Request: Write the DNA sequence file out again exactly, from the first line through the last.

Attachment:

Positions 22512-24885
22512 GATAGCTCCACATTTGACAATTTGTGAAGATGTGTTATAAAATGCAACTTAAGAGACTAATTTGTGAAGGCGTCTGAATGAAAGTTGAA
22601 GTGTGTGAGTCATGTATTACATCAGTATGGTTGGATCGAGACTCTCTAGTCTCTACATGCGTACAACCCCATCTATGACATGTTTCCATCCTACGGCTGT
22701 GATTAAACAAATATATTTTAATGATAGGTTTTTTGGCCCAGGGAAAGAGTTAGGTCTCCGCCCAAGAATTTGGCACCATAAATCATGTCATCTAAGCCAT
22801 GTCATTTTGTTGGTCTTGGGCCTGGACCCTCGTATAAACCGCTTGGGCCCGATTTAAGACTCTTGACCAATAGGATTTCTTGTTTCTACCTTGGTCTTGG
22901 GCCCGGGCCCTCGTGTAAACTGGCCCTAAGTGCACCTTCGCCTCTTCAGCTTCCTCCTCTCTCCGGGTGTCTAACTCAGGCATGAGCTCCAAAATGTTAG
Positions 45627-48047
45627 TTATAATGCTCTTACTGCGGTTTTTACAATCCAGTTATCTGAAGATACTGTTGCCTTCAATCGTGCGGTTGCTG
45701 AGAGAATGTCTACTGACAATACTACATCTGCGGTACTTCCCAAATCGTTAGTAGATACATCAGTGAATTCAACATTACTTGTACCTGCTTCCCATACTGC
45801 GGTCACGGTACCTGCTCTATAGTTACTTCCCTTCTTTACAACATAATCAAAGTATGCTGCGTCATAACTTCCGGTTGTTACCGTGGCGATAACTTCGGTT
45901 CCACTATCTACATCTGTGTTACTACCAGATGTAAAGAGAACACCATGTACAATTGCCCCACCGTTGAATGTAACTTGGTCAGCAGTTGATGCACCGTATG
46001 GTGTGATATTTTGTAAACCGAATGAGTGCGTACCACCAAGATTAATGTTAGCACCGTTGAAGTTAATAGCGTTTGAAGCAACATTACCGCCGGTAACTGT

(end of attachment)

Positions 22512-24885
22512 GATAGCTCCACATTTGACAATTTGTGAAGATGTGTTATAAAATGCAACTTAAGAGACTAATTTGTGAAGGCGTCTGAATGAAAGTTGAA
22601 GTGTGTGAGTCATGTATTACATCAGTATGGTTGGATCGAGACTCTCTAGTCTCTACATGCGTACAACCCCATCTATGACATGTTTCCATCCTACGGCTGT
22701 GATTAAACAAATATATTTTAATGATAGGTTTTTTGGCCCAGGGAAAGAGTTAGGTCTCCGCCCAAGAATTTGGCACCATAAATCATGTCATCTAAGCCAT
22801 GTCATTTTGTTGGTCTTGGGCCTGGACCCTCGTATAAACCGCTTGGGCCCGATTTAAGACTCTTGACCAATAGGATTTCTTGTTTCTACCTTGGTCTTGG
22901 GCCCGGGCCCTCGTGTAAACTGGCCCTAAGTGCACCTTCGCCTCTTCAGCTTCCTCCTCTCTCCGGGTGTCTAACTCAGGCATGAGCTCCAAAATGTTAG
Positions 45627-48047
45627 TTATAATGCTCTTACTGCGGTTTTTACAATCCAGTTATCTGAAGATACTGTTGCCTTCAATCGTGCGGTTGCTG
45701 AGAGAATGTCTACTGACAATACTACATCTGCGGTACTTCCCAAATCGTTAGTAGATACATCAGTGAATTCAACATTACTTGTACCTGCTTCCCATACTGC
45801 GGTCACGGTACCTGCTCTATAGTTACTTCCCTTCTTTACAACATAATCAAAGTATGCTGCGTCATAACTTCCGGTTGTTACCGTGGCGATAACTTCGGTT
45901 CCACTATCTACATCTGTGTTACTACCAGATGTAAAGAGAACACCATGTACAATTGCCCCACCGTTGAATGTAACTTGGTCAGCAGTTGATGCACCGTATG
46001 GTGTGATATTTTGTAAACCGAATGAGTGCGTACCACCAAGATTAATGTTAGCACCGTTGAAGTTAATAGCGTTTGAAGCAACATTACCGCCGGTAACTGT